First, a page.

Rourke Chartier finally got his first taste of NHL action in the 2018-19 season with the Sharks this season after two seasons of promising seasons with the Barracuda that were both cut short due to concussions. After a very impressive preseason in which he finished tied for third in points with two goals and three assists, Chartier made the Sharks’ opening night roster, and made his NHL debut on Oct. 8 against the New York Islanders in Brooklyn, logging an even 11 minutes of ice time.
Chartier scored his first NHL goal against the Anaheim Ducks, his only point of the season. After a game against the Toronto Maple Leafs during which he only logged five minutes of ice time, Chartier was re-assigned to the San Jose Barracuda.
Chartier came back to the ‘Cuda and immediately made a scoring impact, scoring six goals and 12 assists. He was well on his way to replicating his production in his first professional season in the 2016-17 season, when he scored 17 goals and 18 assists.
But after the Barracuda’s trip to Iowa in late February, Chartier was scratched from the lineup in their next game against their rivals, the Stockton Heat. Initially, Barracuda head coach Roy Sommer said it was a lower-body injury, but Chartier never played another game that season, leading some to believe that he sustained another concussion — something that had been plaguing his career since his first season with the Barracuda.
He sustained a concussion in the 2017 Calder Cup Playoffs that held him out for the entirety of the Barracuda’ playoff run that saw them eliminated in five games by the eventual Calder Cup Champions, the Grand Rapids Griffins. Chartier returned to action in November 2017 and played in five games up until Mason Geertsen elbowed him in the head, which once again sidelined Chartier with another major concussion until February 2018. Upon his return to the Barracuda lineup, Chartier immediately made an offensive impact. His five goals and had fourteen assists through the final 23 games helped propel the ‘Cuda to an incredible late-season run in which they won all of their six remaining games to clinch the final Pacific Division seed in the Calder Cup Playoffs.
Career Summary (via HockeyViz)
Chartier exclusively saw fourth-line minutes during his stint with the Sharks, and averaged 9:24 minutes of ice time per game. His most common linemates on the fourth line were Barclay Goodrow and Melker Karlsson. According to Dobber Sports’ line tool, Chartier played with this line combination for 55.83 percent of his ice time. The trio’s offensive metrics were, shall we say, bang-average. They posted a 49.83 percent Corsi for on the season and allowed more expected goals than they created at 5-on-5.
RAPM Chart (via Evolving Hockey)
Even though it was a pretty small sample size, Chartier just didn’t have a very good season offensively. He didn’t create that many expected goals and certainly didn’t score as many as he created. However, he was doing a good job at taking shots and also was solid at limiting expected goals against. If Chartier wants to stick at the NHL level, he will need to work on the defensive side of his game. Barclay Goodrow did the same, and now he’s a staple on the fourth line.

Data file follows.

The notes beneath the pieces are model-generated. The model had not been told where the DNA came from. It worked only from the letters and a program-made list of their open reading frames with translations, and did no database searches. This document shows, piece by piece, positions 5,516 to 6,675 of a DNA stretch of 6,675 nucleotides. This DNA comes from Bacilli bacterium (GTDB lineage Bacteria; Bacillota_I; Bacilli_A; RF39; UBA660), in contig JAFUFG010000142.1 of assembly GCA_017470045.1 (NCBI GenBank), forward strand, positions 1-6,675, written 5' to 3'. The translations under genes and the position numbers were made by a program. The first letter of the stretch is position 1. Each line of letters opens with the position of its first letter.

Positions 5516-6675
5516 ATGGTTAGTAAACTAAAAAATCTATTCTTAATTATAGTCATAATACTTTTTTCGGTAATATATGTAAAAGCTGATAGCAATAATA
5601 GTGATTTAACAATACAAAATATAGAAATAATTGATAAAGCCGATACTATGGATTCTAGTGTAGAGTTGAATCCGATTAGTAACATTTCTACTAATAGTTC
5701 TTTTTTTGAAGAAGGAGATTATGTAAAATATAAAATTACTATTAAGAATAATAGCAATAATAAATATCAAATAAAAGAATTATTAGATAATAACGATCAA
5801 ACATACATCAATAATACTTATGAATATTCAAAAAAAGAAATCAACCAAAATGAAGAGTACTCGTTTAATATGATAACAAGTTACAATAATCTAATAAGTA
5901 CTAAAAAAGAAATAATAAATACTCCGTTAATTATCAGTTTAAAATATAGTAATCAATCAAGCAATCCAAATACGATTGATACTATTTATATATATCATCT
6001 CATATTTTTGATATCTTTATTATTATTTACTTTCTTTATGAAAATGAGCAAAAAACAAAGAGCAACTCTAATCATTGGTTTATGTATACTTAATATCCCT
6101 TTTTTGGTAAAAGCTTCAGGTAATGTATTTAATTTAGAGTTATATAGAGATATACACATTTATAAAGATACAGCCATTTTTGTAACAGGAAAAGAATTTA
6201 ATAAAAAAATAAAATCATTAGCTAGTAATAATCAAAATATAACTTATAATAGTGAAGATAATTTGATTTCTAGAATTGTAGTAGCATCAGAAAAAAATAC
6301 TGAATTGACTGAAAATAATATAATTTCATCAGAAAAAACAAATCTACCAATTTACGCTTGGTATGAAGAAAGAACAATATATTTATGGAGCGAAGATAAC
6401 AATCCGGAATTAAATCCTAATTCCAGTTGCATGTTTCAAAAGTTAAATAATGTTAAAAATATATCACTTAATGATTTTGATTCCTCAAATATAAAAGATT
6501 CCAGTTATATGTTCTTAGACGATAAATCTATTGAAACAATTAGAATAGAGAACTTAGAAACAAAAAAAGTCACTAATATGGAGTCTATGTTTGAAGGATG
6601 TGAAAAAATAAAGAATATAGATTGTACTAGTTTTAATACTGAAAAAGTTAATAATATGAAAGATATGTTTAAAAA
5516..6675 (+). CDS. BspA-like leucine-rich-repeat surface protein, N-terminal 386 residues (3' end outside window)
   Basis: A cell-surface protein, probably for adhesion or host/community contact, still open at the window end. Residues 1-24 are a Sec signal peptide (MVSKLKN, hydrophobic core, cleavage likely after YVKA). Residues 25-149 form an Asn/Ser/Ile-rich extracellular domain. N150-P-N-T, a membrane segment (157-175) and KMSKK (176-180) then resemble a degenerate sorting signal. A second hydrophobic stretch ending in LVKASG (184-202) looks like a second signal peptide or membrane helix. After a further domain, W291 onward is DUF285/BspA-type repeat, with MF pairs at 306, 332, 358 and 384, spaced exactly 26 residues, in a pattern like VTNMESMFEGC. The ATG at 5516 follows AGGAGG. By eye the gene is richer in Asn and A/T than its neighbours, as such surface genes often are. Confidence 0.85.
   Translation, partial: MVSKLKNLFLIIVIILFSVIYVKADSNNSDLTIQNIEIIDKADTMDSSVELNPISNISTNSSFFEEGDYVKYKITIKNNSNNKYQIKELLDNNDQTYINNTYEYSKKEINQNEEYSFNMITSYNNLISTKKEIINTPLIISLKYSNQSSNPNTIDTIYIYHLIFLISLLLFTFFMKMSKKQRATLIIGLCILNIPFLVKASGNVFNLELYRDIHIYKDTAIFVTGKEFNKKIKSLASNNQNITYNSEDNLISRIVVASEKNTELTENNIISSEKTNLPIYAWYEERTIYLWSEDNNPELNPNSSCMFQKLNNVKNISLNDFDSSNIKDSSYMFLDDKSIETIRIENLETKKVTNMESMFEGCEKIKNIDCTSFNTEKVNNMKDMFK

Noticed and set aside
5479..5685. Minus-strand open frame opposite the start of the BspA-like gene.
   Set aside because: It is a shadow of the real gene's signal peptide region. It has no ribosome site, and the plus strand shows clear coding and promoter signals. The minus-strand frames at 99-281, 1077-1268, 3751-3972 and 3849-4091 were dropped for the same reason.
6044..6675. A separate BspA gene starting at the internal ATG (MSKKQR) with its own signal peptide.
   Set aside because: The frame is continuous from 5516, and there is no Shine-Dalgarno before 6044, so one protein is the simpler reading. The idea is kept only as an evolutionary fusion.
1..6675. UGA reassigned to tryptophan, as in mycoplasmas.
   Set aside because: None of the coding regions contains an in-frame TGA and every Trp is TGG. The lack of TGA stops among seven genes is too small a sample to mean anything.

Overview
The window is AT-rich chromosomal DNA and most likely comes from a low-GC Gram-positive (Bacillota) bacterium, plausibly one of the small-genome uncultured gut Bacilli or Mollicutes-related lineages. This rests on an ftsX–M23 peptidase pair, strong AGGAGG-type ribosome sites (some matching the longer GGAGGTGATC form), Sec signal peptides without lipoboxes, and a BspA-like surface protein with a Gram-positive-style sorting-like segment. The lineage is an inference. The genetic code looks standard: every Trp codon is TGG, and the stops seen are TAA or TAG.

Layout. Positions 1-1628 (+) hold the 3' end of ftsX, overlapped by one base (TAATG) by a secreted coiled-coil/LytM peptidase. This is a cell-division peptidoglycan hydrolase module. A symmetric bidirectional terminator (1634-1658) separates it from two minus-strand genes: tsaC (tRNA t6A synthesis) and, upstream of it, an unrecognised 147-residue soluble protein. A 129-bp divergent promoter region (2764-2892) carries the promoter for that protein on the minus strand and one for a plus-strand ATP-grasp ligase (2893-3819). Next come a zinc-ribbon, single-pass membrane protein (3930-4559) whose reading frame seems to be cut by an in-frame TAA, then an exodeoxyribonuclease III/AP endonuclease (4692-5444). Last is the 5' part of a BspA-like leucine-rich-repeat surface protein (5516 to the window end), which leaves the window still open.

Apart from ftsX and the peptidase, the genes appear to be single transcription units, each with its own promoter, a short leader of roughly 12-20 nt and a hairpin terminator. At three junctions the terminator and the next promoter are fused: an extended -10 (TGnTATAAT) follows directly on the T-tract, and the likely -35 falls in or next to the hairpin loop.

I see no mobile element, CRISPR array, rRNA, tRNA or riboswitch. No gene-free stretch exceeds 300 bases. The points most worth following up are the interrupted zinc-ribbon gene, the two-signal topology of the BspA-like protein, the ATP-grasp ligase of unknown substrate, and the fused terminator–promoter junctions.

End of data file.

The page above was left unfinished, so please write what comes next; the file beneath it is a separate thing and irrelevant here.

Chartier’s first NHL goal came in Anaheim in a 4-3 overtime win against the Ducks.
What comes next?
Given Chartier’s injury history, it’s really hard to say.
He’s set to become a restricted free agent come July 1, and I would expect the Sharks to tender him. Evolving Hockey projects that Chartier will get a one-year contract worth $770,155, but the Sharks like to give their prospects coming off of entry-level deals slightly longer terms, mainly in the two- to three-year region, so it’s entirely possible that if Chartier is signed by the Sharks that it will be longer than a one-year deal.
If he does re-sign with the Sharks, provided that he is ready to play in the upcoming season, there’s a good chance that he will stay on the Sharks’ roster. Chartier is no longer waivers exempt, which means that the Sharks would run the risk of losing him if they tried to send him down to the Barracuda. If he doesn’t make the team out of camp, though, it might be best for him to start with the ‘Cuda once again (provided that he clears waivers) and work his way back up to the NHL, considering that he’s only played 67 games in the past two seasons and will surely be a little rusty coming into camp.
Whatever happens in September, Chartier has certainly showed promise, and to see him become a solid contributor at the NHL level after all the concussions he’s suffered would be one hell of a feel-good story.